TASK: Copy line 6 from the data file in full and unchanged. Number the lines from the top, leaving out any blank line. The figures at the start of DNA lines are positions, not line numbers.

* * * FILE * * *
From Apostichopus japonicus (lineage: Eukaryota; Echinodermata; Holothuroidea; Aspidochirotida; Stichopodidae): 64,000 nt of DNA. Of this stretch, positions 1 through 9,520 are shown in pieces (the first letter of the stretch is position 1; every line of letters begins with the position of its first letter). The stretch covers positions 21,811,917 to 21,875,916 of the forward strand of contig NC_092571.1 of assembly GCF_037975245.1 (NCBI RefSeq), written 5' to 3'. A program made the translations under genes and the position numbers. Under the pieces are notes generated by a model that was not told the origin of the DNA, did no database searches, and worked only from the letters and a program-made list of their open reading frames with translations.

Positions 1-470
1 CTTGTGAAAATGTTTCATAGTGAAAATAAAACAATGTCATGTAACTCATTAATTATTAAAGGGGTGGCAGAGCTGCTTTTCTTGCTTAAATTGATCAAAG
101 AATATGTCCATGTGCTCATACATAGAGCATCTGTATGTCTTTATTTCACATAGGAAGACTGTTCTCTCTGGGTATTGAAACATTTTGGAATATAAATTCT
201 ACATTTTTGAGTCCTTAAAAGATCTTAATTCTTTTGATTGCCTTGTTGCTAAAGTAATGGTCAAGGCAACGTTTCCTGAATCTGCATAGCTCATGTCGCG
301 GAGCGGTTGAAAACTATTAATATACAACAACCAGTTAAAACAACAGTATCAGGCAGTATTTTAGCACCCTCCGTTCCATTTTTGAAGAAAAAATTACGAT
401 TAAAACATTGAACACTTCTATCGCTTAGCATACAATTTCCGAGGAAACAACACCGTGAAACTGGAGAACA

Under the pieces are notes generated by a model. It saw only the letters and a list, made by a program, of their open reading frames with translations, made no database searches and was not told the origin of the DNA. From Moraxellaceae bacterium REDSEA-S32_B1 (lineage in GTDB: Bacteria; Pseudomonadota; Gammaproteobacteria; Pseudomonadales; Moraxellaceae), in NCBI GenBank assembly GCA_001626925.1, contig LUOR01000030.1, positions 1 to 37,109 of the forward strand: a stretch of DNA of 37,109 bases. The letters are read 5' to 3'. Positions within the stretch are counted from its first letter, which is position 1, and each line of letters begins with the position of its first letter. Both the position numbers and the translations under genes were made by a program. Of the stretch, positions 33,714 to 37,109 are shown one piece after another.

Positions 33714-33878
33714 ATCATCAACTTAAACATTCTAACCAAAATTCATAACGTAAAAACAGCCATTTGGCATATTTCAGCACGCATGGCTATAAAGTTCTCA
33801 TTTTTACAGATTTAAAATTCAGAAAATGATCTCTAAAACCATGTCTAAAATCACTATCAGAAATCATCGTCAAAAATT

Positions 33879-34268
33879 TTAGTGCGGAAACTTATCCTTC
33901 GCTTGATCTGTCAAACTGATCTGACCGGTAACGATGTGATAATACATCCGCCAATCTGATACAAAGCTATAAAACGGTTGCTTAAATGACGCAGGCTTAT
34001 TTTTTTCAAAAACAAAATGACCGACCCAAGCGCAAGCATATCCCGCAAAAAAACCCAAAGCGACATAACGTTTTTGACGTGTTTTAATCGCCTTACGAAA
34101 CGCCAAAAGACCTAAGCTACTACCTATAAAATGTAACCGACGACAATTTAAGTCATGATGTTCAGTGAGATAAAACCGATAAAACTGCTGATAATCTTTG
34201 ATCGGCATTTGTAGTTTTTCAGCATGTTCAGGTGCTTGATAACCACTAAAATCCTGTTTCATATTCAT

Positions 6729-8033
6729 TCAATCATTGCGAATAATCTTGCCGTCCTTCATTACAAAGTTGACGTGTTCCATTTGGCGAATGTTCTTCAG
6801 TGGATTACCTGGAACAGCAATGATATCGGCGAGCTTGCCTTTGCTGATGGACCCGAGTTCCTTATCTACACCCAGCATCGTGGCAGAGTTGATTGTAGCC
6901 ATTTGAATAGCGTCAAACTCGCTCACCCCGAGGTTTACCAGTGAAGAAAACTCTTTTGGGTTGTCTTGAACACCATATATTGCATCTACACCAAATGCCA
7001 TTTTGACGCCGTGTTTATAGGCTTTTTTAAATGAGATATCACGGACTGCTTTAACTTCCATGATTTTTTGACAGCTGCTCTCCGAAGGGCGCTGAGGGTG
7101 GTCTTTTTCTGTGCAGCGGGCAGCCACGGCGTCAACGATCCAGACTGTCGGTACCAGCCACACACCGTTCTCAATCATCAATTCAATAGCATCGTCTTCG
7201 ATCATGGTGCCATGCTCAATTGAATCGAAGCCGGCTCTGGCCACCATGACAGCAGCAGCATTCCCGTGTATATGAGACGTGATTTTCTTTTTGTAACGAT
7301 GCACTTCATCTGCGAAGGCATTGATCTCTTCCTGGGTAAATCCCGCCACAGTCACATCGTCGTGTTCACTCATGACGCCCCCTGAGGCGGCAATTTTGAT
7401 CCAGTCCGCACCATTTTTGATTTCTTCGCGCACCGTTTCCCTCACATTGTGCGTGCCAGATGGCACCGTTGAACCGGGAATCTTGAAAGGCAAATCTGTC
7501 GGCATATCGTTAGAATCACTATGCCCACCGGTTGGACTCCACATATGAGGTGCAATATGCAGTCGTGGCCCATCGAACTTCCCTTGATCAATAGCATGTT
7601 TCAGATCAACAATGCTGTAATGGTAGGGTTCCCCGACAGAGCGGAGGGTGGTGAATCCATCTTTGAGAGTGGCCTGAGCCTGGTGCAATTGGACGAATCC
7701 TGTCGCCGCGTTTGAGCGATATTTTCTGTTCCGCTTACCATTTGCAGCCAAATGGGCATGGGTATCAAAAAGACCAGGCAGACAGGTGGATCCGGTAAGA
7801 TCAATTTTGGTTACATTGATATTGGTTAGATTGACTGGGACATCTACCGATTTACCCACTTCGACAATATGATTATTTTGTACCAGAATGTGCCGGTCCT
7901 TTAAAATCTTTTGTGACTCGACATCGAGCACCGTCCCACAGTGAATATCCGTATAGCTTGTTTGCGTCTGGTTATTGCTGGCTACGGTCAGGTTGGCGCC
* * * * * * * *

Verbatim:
301 GAGCGGTTGAAAACTATTAATATACAACAACCAGTTAAAACAACAGTATCAGGCAGTATTTTAGCACCCTCCGTTCCATTTTTGAAGAAAAAATTACGAT